man? The mother?— for the juxtaposition of sexual double entendres with
“Mama” invites an Oedipal reading, in wh

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Posted: 08 Jun 07, 14:00 Edit this post Reply to this post Reply with Quote

erm...i want o break free was in fact a piss tak of coronation street...and it was rogers other halfs idea... so i dont think this is meant to be gay at all.

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Posted: 08 Jun 07, 14:04 Edit this post Reply to this post Reply with Quote

David Jones wrote:

Don't you think a group of four lads called "Queen" is a bit of a give away?


Are you insinuating that I don't know that Freddie Mercury was homosexual? Please, anybody who thinks that Queen is a heterosexual rock band is talking out of their ass.

Realistically Freddie Mercury was the only homosexual of the four members. Not all Queen songs were written with gay themes, hell, maybe Queen didn't even intend for any of there songs to have those themes. It's all speculation and discussion.

Need I remind you that Freddie Mercury once said "if you see it, then it's there?" So, tell everybody what you see and simply discuss it. I'm not asking you guys for help, I'm just interested in seeing your different view points.

Notice that by opening this thread I didn't even take any sides, I merely started a topic for all to participate in and take sides. It's amazing how many degenerates are attracted to attacking the topic starter, and I'm not pointing my finger directly at you.



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Posted: 08 Jun 07, 14:49 Edit this post Reply to this post Reply with Quote


It doesnt matter whose idea it was. But the fact is that it came from Dominique (Roger's girlfriend at the time)And yes it was a humouristic spoof of Coronation street. But to say that there are no homosexual content in the video.... hmm... are you blind???

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Posted: 08 Jun 07, 14:54 Edit this post Reply to this post Reply with Quote


Freddie did never admit being a homosexual. Why should he? It is incredible to watch many of his videos, where he almost jumps out of the closet. I mean if you look at "It's a hard life"... Come on! Ans after all those videos people are still wondering whether he was gay or not... It's incredible, and beyond comprehension.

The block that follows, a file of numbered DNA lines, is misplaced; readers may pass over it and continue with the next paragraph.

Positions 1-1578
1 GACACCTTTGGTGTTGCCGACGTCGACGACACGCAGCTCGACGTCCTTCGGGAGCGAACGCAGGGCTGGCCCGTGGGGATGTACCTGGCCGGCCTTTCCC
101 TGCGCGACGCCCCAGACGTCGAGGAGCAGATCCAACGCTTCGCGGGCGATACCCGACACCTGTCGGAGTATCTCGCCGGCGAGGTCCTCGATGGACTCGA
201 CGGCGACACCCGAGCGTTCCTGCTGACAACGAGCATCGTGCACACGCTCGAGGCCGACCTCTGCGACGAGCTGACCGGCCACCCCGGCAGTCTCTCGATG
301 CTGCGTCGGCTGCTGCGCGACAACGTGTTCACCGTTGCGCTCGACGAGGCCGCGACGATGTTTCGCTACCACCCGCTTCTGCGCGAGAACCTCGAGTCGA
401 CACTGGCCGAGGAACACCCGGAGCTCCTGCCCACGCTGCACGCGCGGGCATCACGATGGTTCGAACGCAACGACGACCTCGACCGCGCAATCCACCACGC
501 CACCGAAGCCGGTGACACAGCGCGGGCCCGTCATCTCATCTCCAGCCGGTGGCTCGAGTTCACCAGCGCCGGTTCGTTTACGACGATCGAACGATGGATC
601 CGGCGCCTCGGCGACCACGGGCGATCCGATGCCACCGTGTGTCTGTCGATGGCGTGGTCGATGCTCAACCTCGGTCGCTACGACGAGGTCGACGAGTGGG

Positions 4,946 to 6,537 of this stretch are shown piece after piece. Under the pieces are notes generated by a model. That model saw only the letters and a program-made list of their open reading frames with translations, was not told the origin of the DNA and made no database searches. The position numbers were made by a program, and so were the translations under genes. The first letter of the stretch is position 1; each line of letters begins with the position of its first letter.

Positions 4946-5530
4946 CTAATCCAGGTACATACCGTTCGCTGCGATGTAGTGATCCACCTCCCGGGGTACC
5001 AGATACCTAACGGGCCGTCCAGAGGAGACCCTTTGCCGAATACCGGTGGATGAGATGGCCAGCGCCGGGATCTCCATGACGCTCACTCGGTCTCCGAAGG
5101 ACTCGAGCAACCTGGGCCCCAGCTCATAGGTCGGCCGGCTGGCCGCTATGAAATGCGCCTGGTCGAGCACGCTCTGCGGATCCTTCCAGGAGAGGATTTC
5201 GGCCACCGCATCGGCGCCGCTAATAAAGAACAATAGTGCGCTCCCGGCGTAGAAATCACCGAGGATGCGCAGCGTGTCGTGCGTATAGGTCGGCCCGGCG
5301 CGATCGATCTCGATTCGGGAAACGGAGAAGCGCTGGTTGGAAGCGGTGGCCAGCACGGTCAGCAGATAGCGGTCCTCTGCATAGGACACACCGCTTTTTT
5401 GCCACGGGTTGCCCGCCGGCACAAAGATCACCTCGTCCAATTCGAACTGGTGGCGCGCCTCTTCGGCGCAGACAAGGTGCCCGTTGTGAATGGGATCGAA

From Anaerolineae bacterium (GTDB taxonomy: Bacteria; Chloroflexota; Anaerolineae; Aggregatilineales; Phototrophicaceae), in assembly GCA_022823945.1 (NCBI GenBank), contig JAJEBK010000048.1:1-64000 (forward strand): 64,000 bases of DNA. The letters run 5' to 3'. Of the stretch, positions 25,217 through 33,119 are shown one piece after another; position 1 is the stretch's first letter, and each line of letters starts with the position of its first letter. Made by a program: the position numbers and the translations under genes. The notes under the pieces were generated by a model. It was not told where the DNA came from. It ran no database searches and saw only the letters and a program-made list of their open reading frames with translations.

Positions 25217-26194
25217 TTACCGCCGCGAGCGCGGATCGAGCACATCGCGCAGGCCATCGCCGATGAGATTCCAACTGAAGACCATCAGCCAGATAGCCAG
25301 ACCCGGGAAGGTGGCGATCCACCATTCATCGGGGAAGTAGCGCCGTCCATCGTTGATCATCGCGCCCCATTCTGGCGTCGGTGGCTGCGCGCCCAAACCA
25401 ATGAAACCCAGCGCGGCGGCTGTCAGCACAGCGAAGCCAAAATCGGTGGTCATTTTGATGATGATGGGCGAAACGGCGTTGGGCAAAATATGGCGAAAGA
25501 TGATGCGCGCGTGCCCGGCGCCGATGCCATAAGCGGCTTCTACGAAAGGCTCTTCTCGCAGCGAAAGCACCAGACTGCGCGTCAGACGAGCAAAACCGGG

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Posted: 08 Jun 07, 15:08 Edit this post Reply to this post Reply with Quote

I've stated many times that "Bicycle Race" and "Good Ol Fashion Loverboy" were very gay songs and what a coincedence both written by Freddie! Nothing wrong with that though. As far as the "It's A Hard Life" video was it was a take on Victorian times and how you see Gay in that video I'll never know. The only thing you could remotely say was gay about it was Freddie's prancing about and his mannerisms but then again he did all that prancing and running about in almost all of his concerts so what's the "new found" point here? If you ask me I think that having that gayness actually helped Freddie and really showcased his flamboyant side.....Peace


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Posted: 08 Jun 07, 15:24 Edit this post Reply to this post Reply with Quote

^Why is it you think that Bicycle Race and Good Old Fashioned Lover Boy are gay themed songs?


"Fuck today, it's tomorrow." - Freddie Mercury
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Posted: 08 Jun 07, 16:00 Edit this post Reply to this post Reply with Quote

What pisses me off is people shunning Queen becuase of Freddie's sexuality. If he were straight, I wonder how more popular they'd be?

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Posted: 08 Jun 07, 16:34 Edit this post Reply to this post Reply with Quote

I never really thought about whether a Queen song had gay themes/innuendos.
Just my opinion but I think sometimes people see things a certain way by making assumptions.
Since Freddie was gay it would make sense that his personal experience might come through in his music but alot of what someone considers a "gay" theme might be more universal than many might think. A good songwriter takes something personal and makes it accessible to a wider audience.
If Freddie wrote about the alienation he may have felt as a result of anti gay attitudes common in his lifetime I doubt it would be expressed as a gay theme but more about alienation on a more universal level.
If he wrote about something as universal as lust why limit your audience to 1 in 10 by being explicit.
I wouldn't assume a song has a gay theme or not because as a straight person I don't know what it is to be gay. I'll assume a song has a human theme since that's all I can relate to.

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Posted: 08 Jun 07, 17:54 Edit this post Reply to this post Reply with Quote

I don't think about that. I just enjoy the music. :P


Back whenever
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Posted: 08 Jun 07, 20:54 Edit this post Reply to this post Reply with Quote

teleman wrote:

I never really thought about whether a Queen song had gay themes/innuendos.
Just my opinion but I think sometimes people see things a certain way by making assumptions.
Since Freddie was gay it would make sense that his personal experience might come through in his music but alot of what someone considers a "gay" theme might be more universal than many might think. A good songwriter takes something personal and makes it accessible to a wider audience.